Adelson was tied up with several court cases in recent years. Along with Jiang’s faction being purged in the recent anti-corruption campaign, Adelson’s relationship with CCP officials has deteriorated.
The British newspaper The Independent reported that Beijing authorities were very angry after the private meeting between Adelson and Qian was exposed in court.
The Guardian also reported last year that the Chinese authorities believed that Adelson was exploited by the CIA, plotting to threaten Chinese officials who went to Sands Macau and Venetian Macau to gamble.
Jiang Faction Loses Power
The report also estimates that CCP officials lost about $2 billion per year in Macau’s casinos. Several CCP departments claimed that evidence showed that U.S. spies worked in Sands Macau, luring Chinese officials to bet and then forcing them to cooperate with the U.S. government.
Although Las Vegas Sands said the contents of the report are “meaningless speculation,” Adelson, a former honorable guest of the CCP, has now been tagged as a double agent in America who is not favored by either the United States or China. This is considered quite ironic.
In addition, the affairs of Macau businessman Ng Lap Seng bribing U.N. officials also pulled out the bribery scandals to former U.S. President Bill Clinton and his wife Hillary Clinton when Jiang was in power during the 1990s.
At present, Hillary Clinton, who is actively seeking nomination for the presidential election, is also rushing to cut ties.
Some commentators believe that major court cases relating to Macau have indicated the Jiang faction’s siege abroad, which reflects not only their patron’s awkward situation, but also a small step towards the West cleansing the Jiang faction’s output corruption.
Political and commercial net between Las Vegas Sands and CCP exposed:
- 2000: Suen Chi Da (Richard Suen) Hong Kong businessman met Adelson at The Peninsula Hotel, disclosing that Macau would open up gambling licences. Suen introduced Adelson to Qian Qichen and Liu Qi.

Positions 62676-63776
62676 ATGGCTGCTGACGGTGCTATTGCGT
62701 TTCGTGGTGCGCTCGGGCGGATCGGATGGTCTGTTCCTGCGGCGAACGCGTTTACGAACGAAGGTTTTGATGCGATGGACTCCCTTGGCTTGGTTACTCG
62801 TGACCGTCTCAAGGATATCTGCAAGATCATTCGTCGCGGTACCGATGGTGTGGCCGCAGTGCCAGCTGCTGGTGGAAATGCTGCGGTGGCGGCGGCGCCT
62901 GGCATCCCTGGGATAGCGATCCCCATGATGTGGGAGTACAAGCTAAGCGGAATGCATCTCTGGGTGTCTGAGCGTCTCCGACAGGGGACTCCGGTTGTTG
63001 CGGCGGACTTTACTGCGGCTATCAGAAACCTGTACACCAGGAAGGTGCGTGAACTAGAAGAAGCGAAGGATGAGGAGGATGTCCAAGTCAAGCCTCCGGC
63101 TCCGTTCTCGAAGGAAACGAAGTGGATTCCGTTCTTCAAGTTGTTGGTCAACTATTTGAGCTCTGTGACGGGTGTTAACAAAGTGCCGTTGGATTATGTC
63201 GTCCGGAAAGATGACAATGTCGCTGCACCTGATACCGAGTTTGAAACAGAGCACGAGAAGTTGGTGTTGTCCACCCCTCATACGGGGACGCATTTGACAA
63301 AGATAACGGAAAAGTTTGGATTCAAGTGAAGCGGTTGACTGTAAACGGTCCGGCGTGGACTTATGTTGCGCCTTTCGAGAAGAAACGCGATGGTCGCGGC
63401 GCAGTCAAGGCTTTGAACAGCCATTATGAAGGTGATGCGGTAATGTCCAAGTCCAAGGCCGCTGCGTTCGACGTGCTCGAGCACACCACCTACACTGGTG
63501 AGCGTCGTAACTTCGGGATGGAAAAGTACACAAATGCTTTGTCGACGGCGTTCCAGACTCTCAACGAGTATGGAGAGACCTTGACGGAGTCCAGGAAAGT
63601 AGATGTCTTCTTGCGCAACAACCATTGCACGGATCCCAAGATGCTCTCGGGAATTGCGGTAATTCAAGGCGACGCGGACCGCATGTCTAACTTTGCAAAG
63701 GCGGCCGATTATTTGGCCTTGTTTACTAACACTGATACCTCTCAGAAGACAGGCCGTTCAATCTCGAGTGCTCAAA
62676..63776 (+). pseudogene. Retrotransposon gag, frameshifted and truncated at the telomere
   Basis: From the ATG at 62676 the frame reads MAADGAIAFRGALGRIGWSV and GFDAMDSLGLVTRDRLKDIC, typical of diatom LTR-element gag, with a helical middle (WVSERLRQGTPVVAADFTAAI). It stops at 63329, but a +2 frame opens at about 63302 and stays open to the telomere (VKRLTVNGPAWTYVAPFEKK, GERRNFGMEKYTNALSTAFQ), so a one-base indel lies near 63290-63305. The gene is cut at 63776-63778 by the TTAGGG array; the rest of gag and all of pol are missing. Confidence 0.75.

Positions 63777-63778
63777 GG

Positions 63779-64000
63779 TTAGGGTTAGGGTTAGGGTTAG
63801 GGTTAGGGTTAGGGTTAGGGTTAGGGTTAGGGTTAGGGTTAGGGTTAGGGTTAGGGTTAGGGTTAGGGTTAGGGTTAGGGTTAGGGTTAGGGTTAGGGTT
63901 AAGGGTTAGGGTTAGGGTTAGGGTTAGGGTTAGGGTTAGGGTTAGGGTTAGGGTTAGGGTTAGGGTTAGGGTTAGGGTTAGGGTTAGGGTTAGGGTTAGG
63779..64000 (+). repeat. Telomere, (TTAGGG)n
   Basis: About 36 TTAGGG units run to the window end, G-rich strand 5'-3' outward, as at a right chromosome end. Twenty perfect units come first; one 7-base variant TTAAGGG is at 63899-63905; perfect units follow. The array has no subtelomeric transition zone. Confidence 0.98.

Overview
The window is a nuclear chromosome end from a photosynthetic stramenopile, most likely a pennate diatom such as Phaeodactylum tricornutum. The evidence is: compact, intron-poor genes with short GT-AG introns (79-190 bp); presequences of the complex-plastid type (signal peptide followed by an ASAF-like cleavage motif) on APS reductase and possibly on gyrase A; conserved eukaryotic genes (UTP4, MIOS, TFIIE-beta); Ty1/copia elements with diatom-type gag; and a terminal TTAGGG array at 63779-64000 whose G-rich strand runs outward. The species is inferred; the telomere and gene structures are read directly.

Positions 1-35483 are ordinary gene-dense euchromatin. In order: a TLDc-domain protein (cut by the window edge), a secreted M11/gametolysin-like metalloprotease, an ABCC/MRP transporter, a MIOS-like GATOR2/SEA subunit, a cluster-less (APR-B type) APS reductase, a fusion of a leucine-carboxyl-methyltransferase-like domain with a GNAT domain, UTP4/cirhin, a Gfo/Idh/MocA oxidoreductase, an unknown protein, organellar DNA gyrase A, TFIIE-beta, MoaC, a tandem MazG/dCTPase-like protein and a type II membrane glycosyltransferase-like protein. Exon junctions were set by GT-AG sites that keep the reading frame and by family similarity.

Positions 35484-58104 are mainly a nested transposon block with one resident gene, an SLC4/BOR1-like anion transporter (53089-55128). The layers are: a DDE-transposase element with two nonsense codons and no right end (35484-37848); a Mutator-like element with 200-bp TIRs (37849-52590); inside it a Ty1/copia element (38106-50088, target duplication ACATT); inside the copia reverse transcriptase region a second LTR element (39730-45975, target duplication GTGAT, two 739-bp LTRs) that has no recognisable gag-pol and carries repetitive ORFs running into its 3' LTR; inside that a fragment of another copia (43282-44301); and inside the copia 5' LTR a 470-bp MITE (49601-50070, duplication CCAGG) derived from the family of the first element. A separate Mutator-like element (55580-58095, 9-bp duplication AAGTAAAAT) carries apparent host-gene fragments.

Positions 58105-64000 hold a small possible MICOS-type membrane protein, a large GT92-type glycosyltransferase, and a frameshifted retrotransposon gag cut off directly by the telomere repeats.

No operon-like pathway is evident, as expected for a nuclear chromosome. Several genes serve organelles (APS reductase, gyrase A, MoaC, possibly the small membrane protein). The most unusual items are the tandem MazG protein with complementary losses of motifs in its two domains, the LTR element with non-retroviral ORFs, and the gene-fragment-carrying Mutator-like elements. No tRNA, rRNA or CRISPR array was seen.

- Summer of 2001: Adelson met with Liu Qi, then-mayor of Beijing. The meeting was arranged by Suen. Adelson promised he would do his best to stop the resolution against Beijing’s Olympic bid in the U.S. House of Representatives. Adelson called Tom DeLay, then-Republican Majority Leader in House of Representatives. Dalay said the resolution “would not see the light.”
- The next day, Qian Qichen met Adelson at Ziguangge in the CCP’s central government compound.Qian Qichen, a former Vice Premier and the Minister of Foreign Affairs and Jiang Zemin’s confidant, was in charge of affairs in Hong Kong and Macau.
- 2002: Edmund Ho the Macau Governors issued gambling licences to Sands when Macau’s gambling licences were “three split to six.” It was Edmund Ho who decided to split Macau’s gambling licenses from 3 to 6.
- May 2004: Sands opened its casino in Macau, the first foreign company to do so.
- 2005: an internal file of Sands said that Sands submitted a billion-dollar development plan of Hengqin to Chinese authorities, which was supported by Jiang’s followers in return for Adelson’s help with Beijing’s Olympic bid.
- 2007: Two subsidiaries of Sands reportedly sent money to Yang Saixin to buy a Chinese basketball team. Yang, a Chinese businessman and Sands’ key representative in China, was a celebrity in the basketball circle and acting director of the Shenzhen Jianlibao Club.
- 2008: The office building in “Adelson Center for U.S.-China Enterprise” was meant to open in August, but this didn’t happen. The facilitator of this project was Yang Saixin and Sands paid $50 million through Yang. Yang introduced Adelson to Wan Jifei, the son of former CCP Vice Premier Wan Li.
- 2010: Steven Jacobs, former CEO of Sands China, sued Sands for forcing him to pile bad influence on Macau officials. The U.S. FBI started investigations into Sands’ business in China immediately afterwards.
- 2014: Ng Lap Seng a Macau property tycoon and a member of the Chinese People’s Political Consultative Conference was subpoenaed by U.S. judiciary authorities for being involved in Adelson’s overseas bribery case. He was indicted in the United States for bribing the former Chairman of the U.N. General Assembly.
- 2016: Sands was fined $9 million by the SEC for breaching “Foreign Corrupt Practices Act”.
Translated by Libei. Edited by Sally Appert.